Il provvedimento sarà adottato nel caso si verifichi un’impennata di ingressi nel periodo precedente l’uscita dall’Ue. Ad annunciarlo il Ministro britannico per la Brexit, David Davis, intervistato dal Mail (leggi qui).
Davis ha negato che il governo voglia mandar via i 3 milioni di migranti europei, soprattutto polacchi e romeni, già nel Regno, ma ha manifestato l’intenzione di intervenire in caso di nuovi afflussi troppo massicci.
Ecco il testo integrale in lingua inglese dell’intervista pubblica dal giornale britannico.
New EU migrants who come to Britain could be sent home to stop a pre-Brexit immigration surge.
The warning by new Brexit Minister David Davis came as he vowed to take a tough line as the Cabinet supremo in charge of negotiations on the UK’s withdrawal from the EU.
In his first interview since being appointed by Theresa May, Mr Davis said he was determined to win a ‘generous settlement’ for EU migrants already here and for Britons living in EU countries such as Spain and France.
He dismissed the idea that three million migrants from countries including Poland and Romania may be forced to leave. But he said the Government may act if forecasts of a ‘surge’ in new EU migrants coming to Britain before it quits the EU proved accurate.
She said: ‘We may well see people wanting to come here before [EU] exit happens.’
Mr Davis rejected Labour claims that by questioning the rights of EU migrants already here the Government was effectively using British citizens in the EU with similar rights as a ‘bargaining counter’ in Brexit talks.
He said: ‘If you do it all together nobody is a bargaining counter. It is based on the presumption that they [the EU] will be rational about their own citizens’ interest, which they will be.’
His threat to send new EU migrants home will anger Brussels. Until Britain formally leaves the EU it must obey freedom of movement rules which allow free access.
However, Whitehall officials say that Brussels could not stop the UK deciding to repatriate EU nationals who arrive after a certain date. One said: ‘Bluntly, the EU cannot tell us what to do once we have left.’
Mr Davis dismissed claims from EU chiefs that they will refuse to negotiate before Britain signs Article 50, setting the country irrevocably on the EU exit path within two years.
He said: ‘We don’t have to do any negotiations, just find out where their interests are. It’s not the same thing. When we sign up [to Article 50] we will know the shape of deal.’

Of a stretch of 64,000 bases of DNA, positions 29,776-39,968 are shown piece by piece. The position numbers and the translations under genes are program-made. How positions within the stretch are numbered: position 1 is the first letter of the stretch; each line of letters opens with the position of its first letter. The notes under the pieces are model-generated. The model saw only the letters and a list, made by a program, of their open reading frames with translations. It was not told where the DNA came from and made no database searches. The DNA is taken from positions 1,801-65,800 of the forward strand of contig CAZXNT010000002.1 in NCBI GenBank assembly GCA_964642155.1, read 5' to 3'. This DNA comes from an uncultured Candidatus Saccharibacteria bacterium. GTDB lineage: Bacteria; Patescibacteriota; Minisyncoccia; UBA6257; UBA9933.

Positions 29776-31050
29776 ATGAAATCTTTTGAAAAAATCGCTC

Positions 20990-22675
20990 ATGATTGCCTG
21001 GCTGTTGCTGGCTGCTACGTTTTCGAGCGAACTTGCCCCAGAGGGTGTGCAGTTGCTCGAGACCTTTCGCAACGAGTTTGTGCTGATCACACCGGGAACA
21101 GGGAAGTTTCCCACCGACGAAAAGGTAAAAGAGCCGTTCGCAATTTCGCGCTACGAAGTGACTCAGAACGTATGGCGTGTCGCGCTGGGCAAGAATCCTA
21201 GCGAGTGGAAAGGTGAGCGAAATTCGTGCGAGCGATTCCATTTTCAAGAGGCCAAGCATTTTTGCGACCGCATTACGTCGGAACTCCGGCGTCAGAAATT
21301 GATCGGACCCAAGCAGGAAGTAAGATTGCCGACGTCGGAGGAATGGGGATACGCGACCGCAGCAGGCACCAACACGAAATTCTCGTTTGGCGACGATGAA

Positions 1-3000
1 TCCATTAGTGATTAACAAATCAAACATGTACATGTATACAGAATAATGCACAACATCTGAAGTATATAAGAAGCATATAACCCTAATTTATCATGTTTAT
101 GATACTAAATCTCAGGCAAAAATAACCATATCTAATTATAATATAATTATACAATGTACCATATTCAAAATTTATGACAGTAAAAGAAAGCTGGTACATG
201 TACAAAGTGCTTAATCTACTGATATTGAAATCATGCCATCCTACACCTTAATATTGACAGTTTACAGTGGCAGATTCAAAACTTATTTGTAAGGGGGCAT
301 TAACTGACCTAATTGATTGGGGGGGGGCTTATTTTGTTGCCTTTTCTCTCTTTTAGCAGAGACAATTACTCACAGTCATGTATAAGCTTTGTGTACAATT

He also rejected forecasts of a Brexit-induced recession. Freed from the EU’s shackles, the UK would become the ‘most open-market and open-minded country in the world,’ he said.
A raft of ‘fantastic’ new trade deals outside the EU would ‘buffer any turbulence’ caused by leaving.
David Davis is not just the kind of man who would cross the road to pick a fight: he would probably get involved in a road rage incident on his way across.
He loves to brag about how he brought a series of Labour Home Secretaries to their knees when he was the Tory Home Affairs spokesman.
And his repeated clashes with another Home Secretary appeared to have killed off any lingering hope he may have had, at 67, of making the Cabinet. Her name was Theresa May.
Which is why no one was more shocked than Davis when he was invited to No 10 on Wednesday. ‘She said, ‘I have decided to create a Department for Leaving or Exiting the EU.’
‘I said I prefer exiting because that makes it Department X,’ he laughs.
‘I told her I was both surprised and delighted,’ he adds in his first interview as the Cabinet Brexit supremo, as he sits in his office overlooking Horse Guards Parade.
‘If you’d said six months ago I would be sitting here doing this with Theresa as Prime Minister I would have said you must be on something. It still feels dream-like.’
He says they are not such an odd couple: ‘When I backed Theresa it was a character call. You get to know more about people through skirmishes.’
t sometimes seems that Davis’s chequered Tory career has been one skirmish after another since he was tipped as a future leader 30 years ago. He was sacked as party chairman after falling out with Iain Duncan Smith in 2002, flopped when he stood against David Cameron as Conservative leader in 2005, enraged Cameron by subsequently quitting the Tory front bench in a civil rights protest and, extraordinarily, quit as an MP to fight a by-election over the same issue.
Admirers of ‘DD’ saw it as the actions of a courageous principled hero; critics saw it as an act of vanity.
Has he promised Mrs May he won’t storm out again? ‘I didn’t need to – she knows I mean to succeed,’ he says, narrowing his eyes.